New York is home to countless things that are valued by New Yorkers such as; the theatre, the financial district, unique dining experiences, Central Park, and cultural museums. When it comes to natural systems however, people often have difficulty placing a dollar value on the good. For instance, it is recognized that wetlands are valued for their plethora of biological functions, but how valuable are they in economic terms? Does having a wetland on your property increase or decrease the value of your property? What other factors contribute to this value? Martin Heintzleman, 2015-2016 Fulbright Scholar at the Institute of the Environment, was able to shed some light on this topic.
Wetlands are known to act like a sponge during times of flood as they mitigate the impacts of flooding by slowing runoff and absorbing excess rainfall. It is predicted that areas close to a wetland will be better protected from flooding compared to those properties without a wetland. In this seminar, I learned that flooding causes just under $3 billion in damage annually in the United States and those who live in a flood zone are required to purchase flood insurance. Waterfront homes with a high risk of flooding also have high property values. These property values can be a factor of many variables that can be estimated using the hedonic price model. This model is a way to estimate property value as a function of a variety of characteristics such as the structural characteristics of the home on the property, whether the property is in a rural or urban area or the condition of the property.
Wetlands and Property Values
As the seminar continued, I learned how Dr. Heintzleman used GIS data and FEMA flood risk maps to explore if the presence of wetlands reduced the negative effects of flooding within a flood prone area. The study looked at four different flooding events in five counties between the years of 2005-2011 in the Hudson River Valley region in New York State. The findings indicated that wetlands are important in reducing the negative impacts of flooding and are reflected in property values in urban areas, but are valued less in rural regions. Additionally, the researchers concluded that a large number of other unobservable factors can affect property values. Although there is no concrete data that proves wetlands impact property values, riparian wetlands are valued by homeowners, especially after floods.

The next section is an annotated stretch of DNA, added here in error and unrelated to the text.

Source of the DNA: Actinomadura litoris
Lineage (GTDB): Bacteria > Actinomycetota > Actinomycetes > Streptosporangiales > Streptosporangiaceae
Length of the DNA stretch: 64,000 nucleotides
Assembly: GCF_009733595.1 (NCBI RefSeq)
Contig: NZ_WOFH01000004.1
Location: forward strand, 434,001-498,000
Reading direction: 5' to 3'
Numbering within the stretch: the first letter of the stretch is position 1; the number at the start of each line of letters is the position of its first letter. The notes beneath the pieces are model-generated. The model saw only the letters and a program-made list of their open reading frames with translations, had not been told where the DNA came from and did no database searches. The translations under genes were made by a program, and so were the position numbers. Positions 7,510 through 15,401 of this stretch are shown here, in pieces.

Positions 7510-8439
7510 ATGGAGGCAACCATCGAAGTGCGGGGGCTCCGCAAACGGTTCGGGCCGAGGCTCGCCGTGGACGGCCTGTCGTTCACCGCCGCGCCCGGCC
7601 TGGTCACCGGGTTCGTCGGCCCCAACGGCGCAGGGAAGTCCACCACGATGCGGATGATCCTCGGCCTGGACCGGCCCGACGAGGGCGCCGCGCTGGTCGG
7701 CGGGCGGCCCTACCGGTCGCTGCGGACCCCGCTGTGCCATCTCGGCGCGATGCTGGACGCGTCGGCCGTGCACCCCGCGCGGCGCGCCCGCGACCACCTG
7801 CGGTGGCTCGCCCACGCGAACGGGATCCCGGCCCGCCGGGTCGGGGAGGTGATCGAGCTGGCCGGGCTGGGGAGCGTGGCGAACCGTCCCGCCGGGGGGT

I left the presentation with a better understanding of the significance of wetlands in reducing the damage of severe floods on properties. Conserving wetlands and other programs that promote the restoration of wetlands are extremely important. If flooding events are to become more frequent and severe in the future, these wetlands have the potential to reduce the burden of damage costs.
- Hillary MacDougall graduated from McMaster University with an H.B.Sc. in Environmental Science and a minor in Business. She is currently in the two year thesis stream of the M.Sc program with a focus on environmental learning in an organization.